Philosophy Lexicon of Arguments

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Mentalese: Mentalese is a language of which is assumed that it is used for information processing in the brain. It is supposed to differ from the everyday language, which would require a twofold translation. Critics argue that this makes the explanations simply complicated, or the brain requires a higher work performance than necessary. The homunculus argument has become known against the language of thought. J. Fodor Signal language of the brain for internal processing - H. PutnamVs Mentalese explains nothing, shifts the problem. R. SearleVs
 
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I 16
Thought language/Mentalese/Boer: if it exist, the singular terms would take over the presentation and the formulas of expressing. We summarize this in (D5):

(D5) R is a concept-dependent relation = for each object x and y that x has the relation R to y, entails for a representation z and one
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I 17
Behavior-determining relation Q:
A) a has Q to z and
B) either (i) z forms y on x (that is, z is or contains something that represents y for x) or
(ii) z expresses y (that is, z is a representation with a fulfillment condition which it has from y) and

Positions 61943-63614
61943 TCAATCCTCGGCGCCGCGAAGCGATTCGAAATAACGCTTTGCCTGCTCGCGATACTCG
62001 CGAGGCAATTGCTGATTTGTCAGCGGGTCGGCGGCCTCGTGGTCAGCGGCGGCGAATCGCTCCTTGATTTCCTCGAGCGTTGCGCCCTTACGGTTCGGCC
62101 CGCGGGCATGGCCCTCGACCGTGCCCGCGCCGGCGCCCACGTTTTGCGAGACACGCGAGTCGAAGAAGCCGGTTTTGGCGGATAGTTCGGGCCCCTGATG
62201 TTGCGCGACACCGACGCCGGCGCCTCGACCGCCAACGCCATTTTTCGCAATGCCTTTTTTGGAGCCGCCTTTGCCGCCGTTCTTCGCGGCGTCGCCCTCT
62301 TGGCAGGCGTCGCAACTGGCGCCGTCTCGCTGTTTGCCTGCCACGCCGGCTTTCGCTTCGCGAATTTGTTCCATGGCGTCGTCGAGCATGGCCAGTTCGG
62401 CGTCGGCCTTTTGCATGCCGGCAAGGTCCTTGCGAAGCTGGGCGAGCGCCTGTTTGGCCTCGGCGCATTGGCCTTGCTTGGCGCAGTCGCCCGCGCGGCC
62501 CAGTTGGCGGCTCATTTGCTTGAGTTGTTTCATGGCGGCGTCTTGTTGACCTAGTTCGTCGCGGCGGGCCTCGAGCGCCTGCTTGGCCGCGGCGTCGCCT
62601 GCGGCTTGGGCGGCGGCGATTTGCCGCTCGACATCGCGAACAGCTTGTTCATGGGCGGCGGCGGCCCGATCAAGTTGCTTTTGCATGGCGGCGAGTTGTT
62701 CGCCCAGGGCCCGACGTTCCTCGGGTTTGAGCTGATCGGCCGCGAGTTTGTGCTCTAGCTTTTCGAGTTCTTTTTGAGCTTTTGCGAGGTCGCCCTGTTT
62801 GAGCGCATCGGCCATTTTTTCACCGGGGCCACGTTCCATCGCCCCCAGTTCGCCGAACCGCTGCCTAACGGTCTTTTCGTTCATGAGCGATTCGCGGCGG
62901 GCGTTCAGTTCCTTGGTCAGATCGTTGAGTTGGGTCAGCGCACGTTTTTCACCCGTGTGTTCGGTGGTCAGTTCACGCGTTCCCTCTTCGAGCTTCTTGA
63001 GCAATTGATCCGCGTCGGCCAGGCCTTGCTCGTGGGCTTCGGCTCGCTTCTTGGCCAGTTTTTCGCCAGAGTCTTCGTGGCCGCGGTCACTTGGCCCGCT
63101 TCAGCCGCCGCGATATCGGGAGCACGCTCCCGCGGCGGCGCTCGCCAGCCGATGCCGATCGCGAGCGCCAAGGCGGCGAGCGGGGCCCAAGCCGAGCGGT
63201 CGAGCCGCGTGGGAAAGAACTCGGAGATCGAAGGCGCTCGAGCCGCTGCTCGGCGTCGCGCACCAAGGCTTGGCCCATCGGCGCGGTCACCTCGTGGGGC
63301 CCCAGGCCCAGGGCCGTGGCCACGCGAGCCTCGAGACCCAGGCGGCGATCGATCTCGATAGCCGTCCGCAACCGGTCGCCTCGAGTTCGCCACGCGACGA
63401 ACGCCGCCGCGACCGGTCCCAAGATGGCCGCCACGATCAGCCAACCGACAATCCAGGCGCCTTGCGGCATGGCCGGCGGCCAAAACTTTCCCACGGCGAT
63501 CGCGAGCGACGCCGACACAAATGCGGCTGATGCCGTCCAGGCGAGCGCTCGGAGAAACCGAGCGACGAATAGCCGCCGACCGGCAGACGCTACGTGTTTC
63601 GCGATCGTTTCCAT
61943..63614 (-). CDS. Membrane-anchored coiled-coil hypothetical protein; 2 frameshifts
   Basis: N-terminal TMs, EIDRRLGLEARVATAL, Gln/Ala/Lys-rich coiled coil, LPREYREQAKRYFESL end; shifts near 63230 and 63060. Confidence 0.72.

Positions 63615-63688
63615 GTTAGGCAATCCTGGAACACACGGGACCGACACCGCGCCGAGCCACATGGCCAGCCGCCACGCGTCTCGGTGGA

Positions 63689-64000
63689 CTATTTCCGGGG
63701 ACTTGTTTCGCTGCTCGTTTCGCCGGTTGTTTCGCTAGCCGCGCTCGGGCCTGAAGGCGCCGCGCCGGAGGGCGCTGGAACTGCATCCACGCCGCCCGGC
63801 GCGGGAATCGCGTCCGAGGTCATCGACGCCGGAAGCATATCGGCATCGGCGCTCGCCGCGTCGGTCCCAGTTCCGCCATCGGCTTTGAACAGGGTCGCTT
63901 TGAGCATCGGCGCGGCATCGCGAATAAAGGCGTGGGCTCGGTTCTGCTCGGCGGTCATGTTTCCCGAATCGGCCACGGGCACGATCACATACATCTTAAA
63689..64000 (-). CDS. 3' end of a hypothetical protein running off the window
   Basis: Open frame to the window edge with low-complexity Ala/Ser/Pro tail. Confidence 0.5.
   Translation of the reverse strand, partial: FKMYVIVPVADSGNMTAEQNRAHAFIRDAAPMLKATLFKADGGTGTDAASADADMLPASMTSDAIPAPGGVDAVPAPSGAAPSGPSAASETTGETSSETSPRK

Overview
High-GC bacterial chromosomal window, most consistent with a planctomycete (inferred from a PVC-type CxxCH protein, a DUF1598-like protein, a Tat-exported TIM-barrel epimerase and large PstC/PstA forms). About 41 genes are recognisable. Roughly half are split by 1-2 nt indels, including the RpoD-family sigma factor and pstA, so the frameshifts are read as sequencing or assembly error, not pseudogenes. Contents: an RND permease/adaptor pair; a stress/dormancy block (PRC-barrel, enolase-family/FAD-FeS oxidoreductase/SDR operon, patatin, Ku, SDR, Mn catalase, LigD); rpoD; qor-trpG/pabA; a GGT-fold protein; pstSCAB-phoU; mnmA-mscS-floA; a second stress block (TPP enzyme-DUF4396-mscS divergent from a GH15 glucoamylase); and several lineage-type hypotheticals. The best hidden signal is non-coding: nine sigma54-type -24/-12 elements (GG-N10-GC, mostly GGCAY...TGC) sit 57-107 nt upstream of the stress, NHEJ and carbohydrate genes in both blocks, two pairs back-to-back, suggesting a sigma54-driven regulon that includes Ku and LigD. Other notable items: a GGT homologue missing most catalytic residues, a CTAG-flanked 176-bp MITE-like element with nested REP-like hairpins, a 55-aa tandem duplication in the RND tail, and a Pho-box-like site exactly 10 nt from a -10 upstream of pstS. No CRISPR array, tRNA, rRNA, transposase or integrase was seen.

C) for any representation r which maps y or expresses it whether x has q to r depends on whether r has one or more intrinsic properties of a certain domain (i.e. there is a set F of intrinsic features of x' representations such that, for each representation r which maps y for x, x has Q to r iff r exemplifies a feature from F).
E.g. wanting to marry someone. Requires, among other things, certain visual impressions, a behavioral-determining relation, but not certain other visual or auditory impressions. Then we say that the relation exists under a certain specification.
This is in perfect agreement with (T2).
Problem: from (P2) seems to follow that e.g. Oedipus:

(14) The mother of Oedipus exemplifies the property of being a thing that Oedipus wants to marry.
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I 18
From (P3) we conclude (15)

(15) Oedipus wants to marry the mother of Oedipus.

Solution: Differentiation of
A) Strong/notional reading: reports how Oedipus understands the desired condition
B) Weaker/relational reading: shows only which objects are involved, without taking into account what Oedipus thinks of them.

Boer I
Steven E. Boer
Thought-Contents: On the Ontology of Belief and the Semantics of Belief Attribution (Philosophical Studies Series) New York 2010

Boer II
Steven E. Boer
Knowing Who Cambridge 1986


> Counter arguments against Boer
> Counter arguments in relation to Mentalese



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Ed. Martin Schulz, access date 2017-05-30